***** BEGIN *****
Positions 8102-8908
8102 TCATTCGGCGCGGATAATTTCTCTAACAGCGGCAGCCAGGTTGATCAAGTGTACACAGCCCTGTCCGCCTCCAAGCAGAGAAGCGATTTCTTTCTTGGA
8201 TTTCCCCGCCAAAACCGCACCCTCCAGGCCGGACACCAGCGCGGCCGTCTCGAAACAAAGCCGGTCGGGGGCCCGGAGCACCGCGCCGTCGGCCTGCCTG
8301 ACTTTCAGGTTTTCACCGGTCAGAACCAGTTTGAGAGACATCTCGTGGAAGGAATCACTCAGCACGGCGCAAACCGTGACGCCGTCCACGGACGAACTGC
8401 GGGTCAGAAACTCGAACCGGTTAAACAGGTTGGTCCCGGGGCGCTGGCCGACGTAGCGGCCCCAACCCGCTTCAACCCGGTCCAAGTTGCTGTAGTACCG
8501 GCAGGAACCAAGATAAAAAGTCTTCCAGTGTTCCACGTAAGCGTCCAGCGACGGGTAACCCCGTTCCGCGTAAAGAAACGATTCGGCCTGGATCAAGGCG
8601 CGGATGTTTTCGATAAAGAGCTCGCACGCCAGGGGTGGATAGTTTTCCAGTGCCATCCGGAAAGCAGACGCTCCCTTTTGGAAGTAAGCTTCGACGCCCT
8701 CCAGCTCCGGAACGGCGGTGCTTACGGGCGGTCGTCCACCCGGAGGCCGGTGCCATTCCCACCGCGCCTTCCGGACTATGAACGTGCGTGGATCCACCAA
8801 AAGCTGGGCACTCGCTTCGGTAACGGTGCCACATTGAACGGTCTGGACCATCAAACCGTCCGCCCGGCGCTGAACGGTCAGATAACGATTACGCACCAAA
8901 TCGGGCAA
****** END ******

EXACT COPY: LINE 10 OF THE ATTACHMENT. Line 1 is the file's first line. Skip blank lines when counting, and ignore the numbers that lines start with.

8901 TCGGGCAA